Please bury me with it...
Forgive me father, for I have sinned.
It's been 32 years, 10 months, and... forget it. Let's just hope the body my soul inhabited before me was more repentant than I have been up to this point. Plus, we all know I'm not Catholic. Why pretend?
I am here asking for your forgiveness for killing one of your creatures.
It was a dastardly thing to do, but he didn't give me much choice. The little sub-rat bastard moved in my house. He wouldn't leave. He had taken up residency in the insulation of my stove! If he had been there much longer, he might've gnawed through cables thus requiring me spending hundreds of dollars on repairs or a replacement.
So I did it. I went to Ace and bought a trap. I couldn't poison him or he might die in the insulation and then stink up the place while rotting. I was told glue traps wouldn't work and might just hurt him more if he hits in an awkward position and stays there all night. Box traps wouldn't work because there was no way to set it up to guarantee he'd use it.
I needed something he wouldn't miss. Something I could set in the path that I had observed him taking several times before.
I bought a snap trap instead. And I placed it in that one spot... his common exit and entry point. Within 15 minutes of shutting off the lights, I heard it snap shut. During Letterman, too... just as six interns were about to be jumped over by some street daredevil.
He was killed instantly. No pain that I can imagine. He just laid there.
I instantly felt remorse over what I'd done. I even apologized to him. Too little, too late, I'm sure. But still.
I never wanted to kill him but I knew there was no choice if I wanted to avoid the fees for replacing our oven. And I cannot afford that. And nothing else was working. He was just too quick, too nimble, and too smart. And all he wanted was to avoid the cold outside. But these are all just excuses.
Even this morning, I can still see him in my mind's eye.
I'll probably be haunted by this a while.
Ewww! I have a hard enough time squashing the little eight legged inhabitants of my abode, I can't even imagine having to hear the *snap*. Or having to dispose of it once later. Yucky!
Posted by: Lisa | Tuesday, 16 October 2007 at 08:15 AM
We used the trap and release traps. Of course when it caught him, my husband was out of town so I had to go into the forest and let him go. Unfortunately he came back (I'm talking about the mouse...I wanted my husband to come back). Since I just can't kill creatures, I paid a man to "give them a stern talking to" and if you tell me he killed the mouse, I will never believe you. But the mouse is gone. So sad! I can't imagine having to see it and dispose of it!
Posted by: tori | Tuesday, 16 October 2007 at 09:18 AM
This is why I have cats. They do the dirty work for me, and I can just chalk it up to the circle of life! :p
Posted by: diane | Tuesday, 16 October 2007 at 09:46 AM
I never hated mice. I even had pet ones growing up. Then I moved into my husband's old farmhouse that he'd lived in forever. It had problems. There were mice. Serious mice. We had Terminix on retainer and still had troubles. Finally got a handle on them, but I had one set of drawers in the kitchen I refused to put anything in because the mice could come up under the kitchen sink and get behind and into those drawers. Why tempt them with nesting material? After I quit putting stuff in those drawers and we kept the poison around, they finally were scarce, but damn, I hate those dirty critters now.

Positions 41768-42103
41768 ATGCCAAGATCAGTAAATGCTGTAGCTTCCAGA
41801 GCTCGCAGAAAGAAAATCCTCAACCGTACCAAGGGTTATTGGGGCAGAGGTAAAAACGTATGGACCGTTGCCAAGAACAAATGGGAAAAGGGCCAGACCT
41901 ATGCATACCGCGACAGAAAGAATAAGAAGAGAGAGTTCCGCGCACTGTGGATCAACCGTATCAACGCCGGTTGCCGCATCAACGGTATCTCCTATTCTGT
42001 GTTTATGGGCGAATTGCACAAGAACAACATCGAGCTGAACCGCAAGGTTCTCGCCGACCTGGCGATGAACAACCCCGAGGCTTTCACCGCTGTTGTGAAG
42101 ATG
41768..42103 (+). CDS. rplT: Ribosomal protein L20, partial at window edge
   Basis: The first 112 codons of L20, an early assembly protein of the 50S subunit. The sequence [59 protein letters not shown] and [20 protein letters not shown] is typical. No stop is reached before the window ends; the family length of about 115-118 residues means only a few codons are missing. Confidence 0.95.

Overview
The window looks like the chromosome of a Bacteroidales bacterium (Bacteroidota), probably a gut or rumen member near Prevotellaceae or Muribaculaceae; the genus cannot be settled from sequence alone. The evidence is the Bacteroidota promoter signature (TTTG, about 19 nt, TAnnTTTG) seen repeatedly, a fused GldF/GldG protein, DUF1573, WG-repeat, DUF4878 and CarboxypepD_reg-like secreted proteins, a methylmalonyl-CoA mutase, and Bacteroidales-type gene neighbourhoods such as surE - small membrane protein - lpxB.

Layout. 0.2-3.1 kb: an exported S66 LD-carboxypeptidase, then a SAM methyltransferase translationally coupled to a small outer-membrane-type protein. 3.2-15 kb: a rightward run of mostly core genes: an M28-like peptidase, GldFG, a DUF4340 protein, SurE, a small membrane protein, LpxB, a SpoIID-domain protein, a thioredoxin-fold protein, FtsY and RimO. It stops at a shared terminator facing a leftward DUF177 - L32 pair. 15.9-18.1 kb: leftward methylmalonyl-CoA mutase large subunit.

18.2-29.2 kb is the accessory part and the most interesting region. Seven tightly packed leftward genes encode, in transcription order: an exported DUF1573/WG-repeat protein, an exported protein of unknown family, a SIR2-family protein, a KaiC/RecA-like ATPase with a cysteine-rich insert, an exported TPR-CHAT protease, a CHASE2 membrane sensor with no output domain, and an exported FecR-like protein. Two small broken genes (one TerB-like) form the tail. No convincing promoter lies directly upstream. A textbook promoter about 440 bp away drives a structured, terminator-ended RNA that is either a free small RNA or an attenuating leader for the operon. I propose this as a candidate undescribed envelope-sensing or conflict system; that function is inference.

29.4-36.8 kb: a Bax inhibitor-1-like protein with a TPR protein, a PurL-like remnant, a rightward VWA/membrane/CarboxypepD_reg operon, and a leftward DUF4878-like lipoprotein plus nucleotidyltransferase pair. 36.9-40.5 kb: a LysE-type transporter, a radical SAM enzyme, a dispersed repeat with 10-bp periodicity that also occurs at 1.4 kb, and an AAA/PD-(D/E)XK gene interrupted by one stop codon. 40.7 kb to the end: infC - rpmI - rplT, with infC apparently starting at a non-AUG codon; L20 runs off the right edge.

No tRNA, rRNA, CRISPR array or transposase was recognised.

We've even had the cats catch a couple of babies in the new house and have no clue how they got in... We're hoping it was a fluke and they slipped in when the door was open. (Crossing fingers).
Posted by: sue | Tuesday, 16 October 2007 at 10:05 AM
i would be haunted by that too. in fact, i am. i had a mice problem in one place i lived in. but you had to!
Posted by: sizzle | Tuesday, 16 October 2007 at 10:05 AM
I understand your feeling, but I hope it doesn't haunt you for long. I think it's more or less natural (I bet it's even hardwired) for humans to get rid of creatures in their dwelling which can bring harm to their families (potentially carrying fatal disease and other filth) and disturb their peace, and if the visitors can't catch a hint, you gotta do what you gotta do.
Posted by: Catherine | Tuesday, 16 October 2007 at 10:24 AM
I suppose you used peanut butter in the trap. That's what my mother used to use when I was growing up. And then we'd argue in the morning over whose turn it was to dispose of the thing. If we were lucky, we could get a neighbor to come over.
Now a couple of neighbors have complained about seeing mice. I haven't. Then again B&N are pretty good hunters. I just hope they never bring me a "prize" one morning in bed.
Posted by: Dagny | Tuesday, 16 October 2007 at 10:48 AM
Lisa, I have gotten much better about killing spiders. It's a work in progress.